What’s New in SCOAP? SCOAP Comparative Effectiveness Research Network (SCOAP CERTN)

SCOAP is proud to announce an $11.7 million grant award from the Agency for Healthcare Quality and Research to create a comparative effectiveness research platform at SCOAP partner hospitals. The SCOAP Comparative Effectiveness Research Translation Network (SCOAP CERTN) will increase automated data flow into SCOAP and provide long-term clinical, functional and quality of life and healthcare cost data for both QI and research.

Surgical procedures and interventions span the continuum of healthcare conditions and account for nearly half of all health spending, yet we also know that surgical care delivery and outcomes in the general community varies considerably. SCOAP was developed in response to perceived variation in the safety, quality and effectiveness of surgical care across Washington State. SCOAP is focused on driving clinical quality improvement across SCOAP hospitals through performance benchmarking and integration of best practices. Unfortunately, neither clinicians nor healthcare policymakers have systems to know whether new interventions and emerging technology really improves health or systems that help compare the risks and benefits of different healthcare strategies in the general community. SCOAP can be part of the answer.

The science of understanding how well healthcare interventions works and how different healthcare strategies impact patients is called comparative effectiveness research (CER). CER may be the key to getting more value for healthcare dollars and is the key to healthcare reform. The federal government designated $1.1 billion in CER funding in the 2009 budget. Just as SCOAP is an effective platform for surgical quality improvement, our collaborative provides unique opportunities to conduct comparative effectiveness research. SCOAP data are collected from clinical records, not administrative or healthcare billing records, and are collected prospectively with careful attention to risk-adjustment. SCOAP hospitals also range across diverse practice environments, including 33 rural centers and 22 urban centers, and cover all patient population types. This new grant from the Agency for Healthcare Quality and Research will fund infrastructure development for a SCOAP partner activity in research, or the SCOAP Comparative Effectiveness Research Translation Network (SCOAP CERTN).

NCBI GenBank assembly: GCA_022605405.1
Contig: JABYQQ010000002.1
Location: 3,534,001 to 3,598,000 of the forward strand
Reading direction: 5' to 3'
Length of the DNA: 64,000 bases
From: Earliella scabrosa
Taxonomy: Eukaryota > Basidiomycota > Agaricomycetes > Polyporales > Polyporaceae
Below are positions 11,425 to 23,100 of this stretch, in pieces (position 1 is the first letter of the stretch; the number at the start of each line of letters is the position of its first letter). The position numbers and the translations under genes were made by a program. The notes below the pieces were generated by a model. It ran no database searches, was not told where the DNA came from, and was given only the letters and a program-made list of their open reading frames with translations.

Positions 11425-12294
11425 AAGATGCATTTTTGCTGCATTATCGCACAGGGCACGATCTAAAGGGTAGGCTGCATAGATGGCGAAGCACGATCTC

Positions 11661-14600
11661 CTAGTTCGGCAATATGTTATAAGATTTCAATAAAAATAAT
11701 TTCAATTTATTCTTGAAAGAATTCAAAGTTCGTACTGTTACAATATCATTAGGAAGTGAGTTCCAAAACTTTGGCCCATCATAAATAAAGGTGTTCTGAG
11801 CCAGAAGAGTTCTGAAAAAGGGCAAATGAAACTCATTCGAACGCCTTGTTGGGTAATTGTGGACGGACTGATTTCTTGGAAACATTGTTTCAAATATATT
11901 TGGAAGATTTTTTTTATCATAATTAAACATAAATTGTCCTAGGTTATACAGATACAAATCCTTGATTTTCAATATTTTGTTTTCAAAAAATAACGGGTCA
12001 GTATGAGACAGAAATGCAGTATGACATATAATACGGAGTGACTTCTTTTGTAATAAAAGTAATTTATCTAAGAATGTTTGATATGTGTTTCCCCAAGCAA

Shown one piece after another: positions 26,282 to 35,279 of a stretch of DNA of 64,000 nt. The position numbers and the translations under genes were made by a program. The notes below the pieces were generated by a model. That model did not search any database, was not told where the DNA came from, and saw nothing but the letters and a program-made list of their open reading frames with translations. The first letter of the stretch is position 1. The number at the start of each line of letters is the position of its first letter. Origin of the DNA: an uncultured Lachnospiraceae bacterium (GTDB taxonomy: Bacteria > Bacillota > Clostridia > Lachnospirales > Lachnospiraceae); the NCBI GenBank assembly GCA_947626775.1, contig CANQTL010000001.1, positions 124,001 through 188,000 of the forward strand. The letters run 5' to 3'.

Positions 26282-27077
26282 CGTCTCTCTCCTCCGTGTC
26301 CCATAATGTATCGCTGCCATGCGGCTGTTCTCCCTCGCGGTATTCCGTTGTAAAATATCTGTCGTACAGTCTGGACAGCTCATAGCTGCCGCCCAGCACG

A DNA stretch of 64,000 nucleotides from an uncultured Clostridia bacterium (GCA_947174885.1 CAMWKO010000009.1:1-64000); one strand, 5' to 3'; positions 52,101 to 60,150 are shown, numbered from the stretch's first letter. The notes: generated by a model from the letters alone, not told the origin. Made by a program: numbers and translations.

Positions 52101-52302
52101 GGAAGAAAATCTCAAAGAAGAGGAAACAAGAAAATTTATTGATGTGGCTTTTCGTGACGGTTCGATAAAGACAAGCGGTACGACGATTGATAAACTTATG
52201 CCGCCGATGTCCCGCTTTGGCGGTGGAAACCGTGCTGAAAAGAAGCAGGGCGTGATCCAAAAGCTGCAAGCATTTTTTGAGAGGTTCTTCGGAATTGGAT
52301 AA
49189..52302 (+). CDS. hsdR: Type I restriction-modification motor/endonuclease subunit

The SCOAP CERTN initiative leverages what we’ve built collaboratively in SCOAP and aims to build infrastructure for streamlined collection of clinical data from electronic medical records, patient reported outcomes, and healthcare payment data across hospitals. Through a partnership with Microsoft Health Solutions Group, we will identify ways to automate data capture clinical data from electronic medical records, thus: 1) allowing longitudinal clinical data capture in a systematic fashion across healthcare encounter types (i.e. surgical; interventional); 2) reducing the clinical workflow and staffing burden for on-going maintenance of the SCOAP registry at each participating hospital; and 3) provide capacity and interoperability to incorporate outpatient care settings (i.e. doctors offices) into SCOAP registry. In addition, we propose to add unique functions to capture patient reported outcomes – like quality of life and physical function – into the registry for research and quality improvement evaluation. This is a unique opportunity to fund major development for the SCOAP program – addressing several challenges in workforce burden and interoperability between sites.

We will demonstrate the usability of SCOAP CERTN for research and clinical quality improvement by using the VI-SCOAP registry to compare the treatment strategies of peripheral arterial disease (PAD) and improve peri-procedural safety. We will evaluate three management strategies for patients with claudication; non-intervention (anti-platelet medication, smoking cessation, and physical therapy), endovascular interventions (angioplasty and/or stents) and surgical bypass.

For more information, or if your hospital is interested in joining the pilot phase of this project, please contact Allison Rhodes at adevlin (at) uw (dot) edu.

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